Meditators in the early morning or early afternoon can get drowsy; at other times, the mind can distract with daydreams. Both are states of relative sleep and can be fought only with patience and trained awakening. In the meantime, resting the attention on different spots of the body can help.

During a time of drowsiness, focus on the third eye (explained above) or even on the forehead.

During a time of excessive mental activity, bring your focus away from the brain to the tan tian (also above).

Dealing with pain

1. Limbs falling asleep

We were told many times that you cannot get hurt by limbs falling asleep. The "pins and needles" feeling comes from a pinched nerve not restricted bloodflow. You would know pretty quick if your position somehow restricted the blood in your veins. After a few months, we were told the body will simply adjust, and the limbs will cease to fall asleep. "The body is mutable." In the meantime, let it happen. Usually once a limb falls asleep the sensation goes away.

2. Lower back pain

This results from poor posture in life and in meditation. Some advanced practitioners even report lower back pain if they have fallen out of the habit of meditation. Some also have said that it takes them the first few days of a long retreat just to exercise the back into working condition.

Lower back pain must be fought with good posture and, if that is not enough, simply endured until the back develops. This may take a few days of intensive meditation. If you cannot go on a long retreat, try sitting without using the backs of chairs all day. (See more in "Mindfulness"). "The body is mutable:" intense meditative practice improves posture and has been known to cure people of lower back pain in the long run.

3. Shoulders and neck

The shoulders and neck sometimes hurt if the body is not held in the "Vairocana" position they emphasized. In short, remember to hold the hands in a mudra in the lap to support the shoulders. Hold the head slightly back to balance the body and relieve tension on the neck. Also, make sure to always relax the body, perhaps using the "progressive relaxation" technique more than once.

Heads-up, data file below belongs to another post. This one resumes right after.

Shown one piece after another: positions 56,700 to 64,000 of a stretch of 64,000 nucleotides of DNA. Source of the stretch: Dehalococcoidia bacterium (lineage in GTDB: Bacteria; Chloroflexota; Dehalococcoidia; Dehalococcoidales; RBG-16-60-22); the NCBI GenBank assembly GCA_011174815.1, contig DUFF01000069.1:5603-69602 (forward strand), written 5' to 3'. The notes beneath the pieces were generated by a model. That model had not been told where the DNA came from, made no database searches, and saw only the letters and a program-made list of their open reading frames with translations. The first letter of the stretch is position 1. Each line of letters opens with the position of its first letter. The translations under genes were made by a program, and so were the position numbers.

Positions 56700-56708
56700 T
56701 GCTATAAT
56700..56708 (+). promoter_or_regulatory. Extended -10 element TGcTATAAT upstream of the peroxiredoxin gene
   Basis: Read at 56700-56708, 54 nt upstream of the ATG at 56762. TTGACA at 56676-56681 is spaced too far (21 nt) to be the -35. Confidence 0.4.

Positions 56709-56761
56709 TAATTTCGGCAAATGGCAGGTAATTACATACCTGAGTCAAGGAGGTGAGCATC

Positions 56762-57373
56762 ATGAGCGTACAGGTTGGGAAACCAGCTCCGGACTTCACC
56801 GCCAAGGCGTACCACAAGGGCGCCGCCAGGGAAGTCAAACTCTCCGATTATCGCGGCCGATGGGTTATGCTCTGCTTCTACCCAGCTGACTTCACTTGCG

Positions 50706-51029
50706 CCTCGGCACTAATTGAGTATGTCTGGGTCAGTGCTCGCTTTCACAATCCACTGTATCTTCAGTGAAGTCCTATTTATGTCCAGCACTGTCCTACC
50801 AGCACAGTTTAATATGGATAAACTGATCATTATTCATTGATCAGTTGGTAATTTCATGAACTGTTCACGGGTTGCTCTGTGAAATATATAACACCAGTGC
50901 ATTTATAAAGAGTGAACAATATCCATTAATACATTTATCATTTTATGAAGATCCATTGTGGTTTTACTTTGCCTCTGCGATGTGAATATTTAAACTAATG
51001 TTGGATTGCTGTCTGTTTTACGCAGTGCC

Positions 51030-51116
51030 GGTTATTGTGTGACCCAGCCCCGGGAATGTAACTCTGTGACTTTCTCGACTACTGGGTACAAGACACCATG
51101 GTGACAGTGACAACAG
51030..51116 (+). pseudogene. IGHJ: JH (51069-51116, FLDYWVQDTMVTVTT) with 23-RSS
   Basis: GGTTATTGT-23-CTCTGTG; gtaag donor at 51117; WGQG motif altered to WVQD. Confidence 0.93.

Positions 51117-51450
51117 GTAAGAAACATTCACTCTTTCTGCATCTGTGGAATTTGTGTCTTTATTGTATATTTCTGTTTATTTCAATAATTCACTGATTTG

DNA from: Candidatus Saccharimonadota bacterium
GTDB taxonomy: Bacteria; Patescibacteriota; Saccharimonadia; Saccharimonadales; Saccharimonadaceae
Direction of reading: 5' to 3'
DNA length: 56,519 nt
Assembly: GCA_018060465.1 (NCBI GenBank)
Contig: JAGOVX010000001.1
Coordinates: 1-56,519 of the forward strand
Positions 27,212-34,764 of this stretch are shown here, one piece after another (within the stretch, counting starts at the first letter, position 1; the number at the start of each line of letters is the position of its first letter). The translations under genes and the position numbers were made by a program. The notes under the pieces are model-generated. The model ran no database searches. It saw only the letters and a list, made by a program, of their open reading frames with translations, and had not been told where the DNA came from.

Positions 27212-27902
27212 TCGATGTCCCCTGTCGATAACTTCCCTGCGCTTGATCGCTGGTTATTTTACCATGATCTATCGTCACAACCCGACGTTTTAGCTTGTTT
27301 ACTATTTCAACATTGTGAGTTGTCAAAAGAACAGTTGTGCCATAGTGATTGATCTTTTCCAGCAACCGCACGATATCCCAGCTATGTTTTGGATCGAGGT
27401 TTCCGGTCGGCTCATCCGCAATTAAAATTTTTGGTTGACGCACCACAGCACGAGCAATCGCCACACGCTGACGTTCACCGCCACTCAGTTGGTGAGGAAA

Et cetera

Many people report they feel the body growing as large as the world or as tiny as a geometric point. Some say this is a step toward letting go of your body as the local seat of consciousness. Some say it is nothing good, merely an epiphenomenon of meditation. Either way, pass it by.

Look forward to a "mild euphoria." Meditation isn't painful forever. But do not meditate just for this feeling; it too will pass.

One of the students that summer advised us to "kill the Buddha" if you see him while meditating. As the Christians say, "the kingdom of God is within." The Buddha should not be walking around outside of you because he is within you.


6. Techniques after

The monks gave us about two to three minutes for this. Before you break the Variocana posture, first:

Rub hands and apply heat to the body

Place your palms together and then turn the hands against one another, which generates heat quickly. Then put the palms against the eyes to warm them. Rub your palms again and warm the kidneys and lower back. Rub them again and warm the knees -- the knees especially!


Place your hands on your knees to steady yourself, and bend as far down to the ground as you can while remaining sitting, trying to touch your nose to the floor. Returning upright, bend to each side as far as you can go, making a parabola with your body. Bend back, and rock around clockwise three times, stretching the lower back and neck. Then do the same, counterclockwise three times.


If you are in a crosslegged position, slowly uncross the legs, but do not set them upright. Rather, release them slowly into the looser Burmese position. Then, massage the thighs and feet, which may have fallen asleep.


Pick up the legs, but not too quickly (that would stress the ligaments). Stretch freely.


7. A note on mindfulness

As much as the monastics emphasized meditation they emphasized mindfulness.

Buddhists try to remain "mindful," to keep some control over the body and mind at all times. Merely to meditate is only so useful because even meditation cannot remedy a scattered lifestyle. The reasons why this is so can be found in the Satipatthana or Matasatipatthana sutras. In summary, the goal is not to become a good meditator per se but to effect a wholesale change of the awareness. I have read that "mindfulness is extroverted meditation, meditation is an interior mindfulness." It is practical to stay mindful all the time; to "pray without ceasing" as the Christians say.

They taught us mindfulness by making us act gracefully. This was difficult for a small horde of young Westerners. Here is a list of what they tried to make us do:

The body


Stand "as if you are hanging from a thread." Do not stress your back but make sure the rest of your body hangs on it in a relaxed manner. Simply keep the spine painlessly erect.